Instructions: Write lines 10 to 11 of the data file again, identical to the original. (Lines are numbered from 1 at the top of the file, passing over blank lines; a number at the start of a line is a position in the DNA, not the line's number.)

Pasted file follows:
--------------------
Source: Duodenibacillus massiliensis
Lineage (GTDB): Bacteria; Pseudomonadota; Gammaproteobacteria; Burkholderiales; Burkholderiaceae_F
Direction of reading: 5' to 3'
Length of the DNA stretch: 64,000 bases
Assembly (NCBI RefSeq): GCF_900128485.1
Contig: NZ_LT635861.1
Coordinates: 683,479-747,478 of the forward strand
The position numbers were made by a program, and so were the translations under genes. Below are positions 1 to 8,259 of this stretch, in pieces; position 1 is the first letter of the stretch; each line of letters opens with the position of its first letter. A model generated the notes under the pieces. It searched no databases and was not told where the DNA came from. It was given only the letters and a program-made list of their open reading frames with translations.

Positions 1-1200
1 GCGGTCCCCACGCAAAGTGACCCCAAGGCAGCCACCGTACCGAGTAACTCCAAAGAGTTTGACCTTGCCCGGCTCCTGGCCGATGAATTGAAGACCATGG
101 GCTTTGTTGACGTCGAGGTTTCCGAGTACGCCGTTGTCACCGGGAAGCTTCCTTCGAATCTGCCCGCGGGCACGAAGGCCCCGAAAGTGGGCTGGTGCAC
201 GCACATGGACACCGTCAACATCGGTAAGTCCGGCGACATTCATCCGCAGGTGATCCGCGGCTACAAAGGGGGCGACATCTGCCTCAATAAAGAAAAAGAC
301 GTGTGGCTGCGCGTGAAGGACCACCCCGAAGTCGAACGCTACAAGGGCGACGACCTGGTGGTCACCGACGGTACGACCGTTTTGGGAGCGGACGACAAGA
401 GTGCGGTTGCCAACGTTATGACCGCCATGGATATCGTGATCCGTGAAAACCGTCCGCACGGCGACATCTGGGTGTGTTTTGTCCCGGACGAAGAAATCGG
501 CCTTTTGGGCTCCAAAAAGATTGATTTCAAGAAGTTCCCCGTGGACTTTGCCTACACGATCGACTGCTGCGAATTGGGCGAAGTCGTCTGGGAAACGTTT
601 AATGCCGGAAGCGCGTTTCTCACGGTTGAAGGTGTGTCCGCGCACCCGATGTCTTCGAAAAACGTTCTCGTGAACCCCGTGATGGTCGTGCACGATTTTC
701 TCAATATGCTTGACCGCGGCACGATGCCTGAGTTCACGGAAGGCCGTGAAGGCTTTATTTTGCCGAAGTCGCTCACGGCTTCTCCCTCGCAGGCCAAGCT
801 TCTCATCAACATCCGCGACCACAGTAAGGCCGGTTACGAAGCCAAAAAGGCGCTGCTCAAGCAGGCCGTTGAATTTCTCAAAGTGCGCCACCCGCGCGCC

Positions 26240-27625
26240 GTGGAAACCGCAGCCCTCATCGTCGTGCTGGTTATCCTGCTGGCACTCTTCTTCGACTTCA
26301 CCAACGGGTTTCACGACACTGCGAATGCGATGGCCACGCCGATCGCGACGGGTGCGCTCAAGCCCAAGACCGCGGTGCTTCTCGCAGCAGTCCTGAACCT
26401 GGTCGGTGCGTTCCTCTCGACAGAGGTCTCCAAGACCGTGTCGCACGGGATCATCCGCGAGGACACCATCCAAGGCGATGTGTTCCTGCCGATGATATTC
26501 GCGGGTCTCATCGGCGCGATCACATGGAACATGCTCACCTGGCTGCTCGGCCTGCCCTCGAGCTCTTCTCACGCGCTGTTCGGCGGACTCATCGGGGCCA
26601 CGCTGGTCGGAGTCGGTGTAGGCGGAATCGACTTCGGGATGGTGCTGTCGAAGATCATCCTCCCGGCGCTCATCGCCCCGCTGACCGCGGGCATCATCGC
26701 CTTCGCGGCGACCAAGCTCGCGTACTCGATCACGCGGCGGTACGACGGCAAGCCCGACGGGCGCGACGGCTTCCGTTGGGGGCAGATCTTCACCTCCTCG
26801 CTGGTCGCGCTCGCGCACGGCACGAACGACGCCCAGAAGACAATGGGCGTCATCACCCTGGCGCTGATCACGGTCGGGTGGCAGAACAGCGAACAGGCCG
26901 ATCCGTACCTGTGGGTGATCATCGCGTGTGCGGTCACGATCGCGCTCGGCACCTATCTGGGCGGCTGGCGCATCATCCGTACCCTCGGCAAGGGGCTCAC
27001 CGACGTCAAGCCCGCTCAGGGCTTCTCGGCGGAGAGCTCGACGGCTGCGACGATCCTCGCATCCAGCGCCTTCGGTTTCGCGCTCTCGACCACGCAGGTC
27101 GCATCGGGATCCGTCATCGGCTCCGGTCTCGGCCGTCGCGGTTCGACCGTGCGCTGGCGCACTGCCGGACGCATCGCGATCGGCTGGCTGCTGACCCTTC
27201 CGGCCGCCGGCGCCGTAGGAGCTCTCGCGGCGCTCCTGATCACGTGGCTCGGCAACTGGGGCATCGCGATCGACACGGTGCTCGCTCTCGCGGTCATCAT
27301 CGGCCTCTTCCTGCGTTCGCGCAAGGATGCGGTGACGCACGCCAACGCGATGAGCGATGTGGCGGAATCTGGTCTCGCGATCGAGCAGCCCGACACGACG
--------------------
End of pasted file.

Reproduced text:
1 GCGGTCCCCACGCAAAGTGACCCCAAGGCAGCCACCGTACCGAGTAACTCCAAAGAGTTTGACCTTGCCCGGCTCCTGGCCGATGAATTGAAGACCATGG
101 GCTTTGTTGACGTCGAGGTTTCCGAGTACGCCGTTGTCACCGGGAAGCTTCCTTCGAATCTGCCCGCGGGCACGAAGGCCCCGAAAGTGGGCTGGTGCAC